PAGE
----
Evaluation of Water Quality in the St. Lawrence River to Support Adaptive Management of Water Level Regulation
Mentor: Dr. Michael R. Twiss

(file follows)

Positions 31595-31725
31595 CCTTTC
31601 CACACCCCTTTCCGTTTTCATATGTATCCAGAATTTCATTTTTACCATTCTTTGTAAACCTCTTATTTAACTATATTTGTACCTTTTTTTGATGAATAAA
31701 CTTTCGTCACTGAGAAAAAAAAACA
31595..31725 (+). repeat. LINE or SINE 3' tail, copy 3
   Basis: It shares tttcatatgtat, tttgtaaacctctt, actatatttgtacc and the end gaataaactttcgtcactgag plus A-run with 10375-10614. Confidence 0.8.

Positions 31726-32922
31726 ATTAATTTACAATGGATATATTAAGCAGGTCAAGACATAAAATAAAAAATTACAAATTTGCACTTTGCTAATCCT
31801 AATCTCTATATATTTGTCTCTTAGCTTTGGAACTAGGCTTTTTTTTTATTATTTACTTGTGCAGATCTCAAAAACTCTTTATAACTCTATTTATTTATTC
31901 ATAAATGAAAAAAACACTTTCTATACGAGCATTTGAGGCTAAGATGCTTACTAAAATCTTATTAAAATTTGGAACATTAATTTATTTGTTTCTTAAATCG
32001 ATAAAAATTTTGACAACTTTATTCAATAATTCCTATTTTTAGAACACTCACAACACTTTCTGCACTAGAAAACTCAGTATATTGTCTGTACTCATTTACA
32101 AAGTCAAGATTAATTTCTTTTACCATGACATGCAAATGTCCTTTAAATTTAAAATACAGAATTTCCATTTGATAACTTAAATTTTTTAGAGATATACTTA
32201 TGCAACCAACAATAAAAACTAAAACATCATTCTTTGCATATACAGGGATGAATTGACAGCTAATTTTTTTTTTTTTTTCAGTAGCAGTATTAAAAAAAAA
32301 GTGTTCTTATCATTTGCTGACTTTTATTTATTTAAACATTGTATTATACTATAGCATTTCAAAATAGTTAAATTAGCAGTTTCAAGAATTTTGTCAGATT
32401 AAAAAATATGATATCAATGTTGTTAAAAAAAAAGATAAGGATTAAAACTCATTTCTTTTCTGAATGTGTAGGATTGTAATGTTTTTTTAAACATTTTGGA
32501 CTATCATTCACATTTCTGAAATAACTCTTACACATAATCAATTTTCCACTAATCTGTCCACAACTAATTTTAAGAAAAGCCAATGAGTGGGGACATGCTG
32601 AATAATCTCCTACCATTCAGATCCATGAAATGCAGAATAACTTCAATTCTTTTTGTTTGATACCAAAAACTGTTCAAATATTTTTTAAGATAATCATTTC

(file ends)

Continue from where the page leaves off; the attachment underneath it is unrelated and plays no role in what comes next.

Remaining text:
Human environmental change influences freshwaters and the ecosystem services they provide. Water level regulation in the globally significant Saint Lawrence River, the natural outflow of the North American Great Lakes, has an impact on river ecology. Water levels in the St. Lawrence River have been tightly regulated since 1958 when the Moses-Saunders power dam was built for power generation, flood control, and navigational purposes. The field of focus of this project will be natural and human-influenced environmental gradients in the International Section of the St. Lawrence River. Due to the enormous volume of water that passes through the St. Lawrence River (8,000 m3/s), the water in the central main channel strongly represents the water chemistry of the headwaters (Lake Ontario) whereas nearer to shore the water quality is influenced by tributary inputs. Work in recent years has demonstrated the different water chemistry and ecology of nearshore versus offshore water masses. There is a pressing need for developing monitoring and modeling capability that can be used to guide adaptive management practices by the International Joint Commission St. Lawrence River Board of Control, which regulates water outflows from Lake Ontario for environmental sustainability. The student involved with this project will assist in the establishment of pilot water quality monitoring stations in the main channel and nearshore of the river in order to assess how water level regulation can impact the aquatic environment. Students will use a wide array of sophisticated electronic sensors and classical sampling methods and obtain expertise in limnological techniques that will be used test hypotheses regarding the optimal location for water quality sampling stations.